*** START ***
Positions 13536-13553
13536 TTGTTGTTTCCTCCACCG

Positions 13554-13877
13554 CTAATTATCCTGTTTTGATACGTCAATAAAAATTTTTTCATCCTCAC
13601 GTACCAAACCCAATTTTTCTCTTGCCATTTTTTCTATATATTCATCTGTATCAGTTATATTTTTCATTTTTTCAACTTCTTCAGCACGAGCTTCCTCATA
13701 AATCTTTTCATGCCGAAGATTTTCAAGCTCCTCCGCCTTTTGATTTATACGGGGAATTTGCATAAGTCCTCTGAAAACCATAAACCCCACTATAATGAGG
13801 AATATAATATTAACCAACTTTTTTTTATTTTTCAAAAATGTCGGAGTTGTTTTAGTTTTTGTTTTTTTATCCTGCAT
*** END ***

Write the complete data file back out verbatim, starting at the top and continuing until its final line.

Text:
Positions 13536-13553
13536 TTGTTGTTTCCTCCACCG

Positions 13554-13877
13554 CTAATTATCCTGTTTTGATACGTCAATAAAAATTTTTTCATCCTCAC
13601 GTACCAAACCCAATTTTTCTCTTGCCATTTTTTCTATATATTCATCTGTATCAGTTATATTTTTCATTTTTTCAACTTCTTCAGCACGAGCTTCCTCATA
13701 AATCTTTTCATGCCGAAGATTTTCAAGCTCCTCCGCCTTTTGATTTATACGGGGAATTTGCATAAGTCCTCTGAAAACCATAAACCCCACTATAATGAGG
13801 AATATAATATTAACCAACTTTTTTTTATTTTTCAAAAATGTCGGAGTTGTTTTAGTTTTTGTTTTTTTATCCTGCAT